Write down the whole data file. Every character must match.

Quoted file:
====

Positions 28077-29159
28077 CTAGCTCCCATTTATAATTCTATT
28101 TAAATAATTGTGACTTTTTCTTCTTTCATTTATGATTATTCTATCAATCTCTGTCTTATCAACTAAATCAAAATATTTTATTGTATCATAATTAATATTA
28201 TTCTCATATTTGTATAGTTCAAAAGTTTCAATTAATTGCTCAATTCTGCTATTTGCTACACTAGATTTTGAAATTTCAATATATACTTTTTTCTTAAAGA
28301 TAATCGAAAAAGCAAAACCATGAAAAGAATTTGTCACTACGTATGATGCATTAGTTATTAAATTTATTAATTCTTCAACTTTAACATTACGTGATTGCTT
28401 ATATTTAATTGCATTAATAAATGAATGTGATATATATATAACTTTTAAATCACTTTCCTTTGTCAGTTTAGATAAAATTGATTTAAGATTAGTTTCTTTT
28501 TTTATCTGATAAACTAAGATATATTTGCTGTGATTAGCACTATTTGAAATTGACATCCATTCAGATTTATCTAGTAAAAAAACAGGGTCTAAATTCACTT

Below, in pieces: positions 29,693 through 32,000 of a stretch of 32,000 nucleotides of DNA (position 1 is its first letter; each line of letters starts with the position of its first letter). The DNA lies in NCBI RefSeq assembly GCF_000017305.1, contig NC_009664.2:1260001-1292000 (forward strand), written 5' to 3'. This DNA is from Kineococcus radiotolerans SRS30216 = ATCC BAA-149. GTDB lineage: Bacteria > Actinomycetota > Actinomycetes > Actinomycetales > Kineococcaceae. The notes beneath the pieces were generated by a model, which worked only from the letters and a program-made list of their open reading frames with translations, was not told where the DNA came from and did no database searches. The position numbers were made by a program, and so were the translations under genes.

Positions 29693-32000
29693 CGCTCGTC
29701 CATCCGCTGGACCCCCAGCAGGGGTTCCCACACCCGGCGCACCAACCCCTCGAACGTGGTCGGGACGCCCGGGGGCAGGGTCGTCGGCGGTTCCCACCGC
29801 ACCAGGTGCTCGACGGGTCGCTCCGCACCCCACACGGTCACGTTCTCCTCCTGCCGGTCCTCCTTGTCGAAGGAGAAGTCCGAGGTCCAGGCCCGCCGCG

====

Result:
Positions 28077-29159
28077 CTAGCTCCCATTTATAATTCTATT
28101 TAAATAATTGTGACTTTTTCTTCTTTCATTTATGATTATTCTATCAATCTCTGTCTTATCAACTAAATCAAAATATTTTATTGTATCATAATTAATATTA
28201 TTCTCATATTTGTATAGTTCAAAAGTTTCAATTAATTGCTCAATTCTGCTATTTGCTACACTAGATTTTGAAATTTCAATATATACTTTTTTCTTAAAGA
28301 TAATCGAAAAAGCAAAACCATGAAAAGAATTTGTCACTACGTATGATGCATTAGTTATTAAATTTATTAATTCTTCAACTTTAACATTACGTGATTGCTT
28401 ATATTTAATTGCATTAATAAATGAATGTGATATATATATAACTTTTAAATCACTTTCCTTTGTCAGTTTAGATAAAATTGATTTAAGATTAGTTTCTTTT
28501 TTTATCTGATAAACTAAGATATATTTGCTGTGATTAGCACTATTTGAAATTGACATCCATTCAGATTTATCTAGTAAAAAAACAGGGTCTAAATTCACTT

Below, in pieces: positions 29,693 through 32,000 of a stretch of 32,000 nucleotides of DNA (position 1 is its first letter; each line of letters starts with the position of its first letter). The DNA lies in NCBI RefSeq assembly GCF_000017305.1, contig NC_009664.2:1260001-1292000 (forward strand), written 5' to 3'. This DNA is from Kineococcus radiotolerans SRS30216 = ATCC BAA-149. GTDB lineage: Bacteria > Actinomycetota > Actinomycetes > Actinomycetales > Kineococcaceae. The notes beneath the pieces were generated by a model, which worked only from the letters and a program-made list of their open reading frames with translations, was not told where the DNA came from and did no database searches. The position numbers were made by a program, and so were the translations under genes.

Positions 29693-32000
29693 CGCTCGTC
29701 CATCCGCTGGACCCCCAGCAGGGGTTCCCACACCCGGCGCACCAACCCCTCGAACGTGGTCGGGACGCCCGGGGGCAGGGTCGTCGGCGGTTCCCACCGC
29801 ACCAGGTGCTCGACGGGTCGCTCCGCACCCCACACGGTCACGTTCTCCTCCTGCCGGTCCTCCTTGTCGAAGGAGAAGTCCGAGGTCCAGGCCCGCCGCG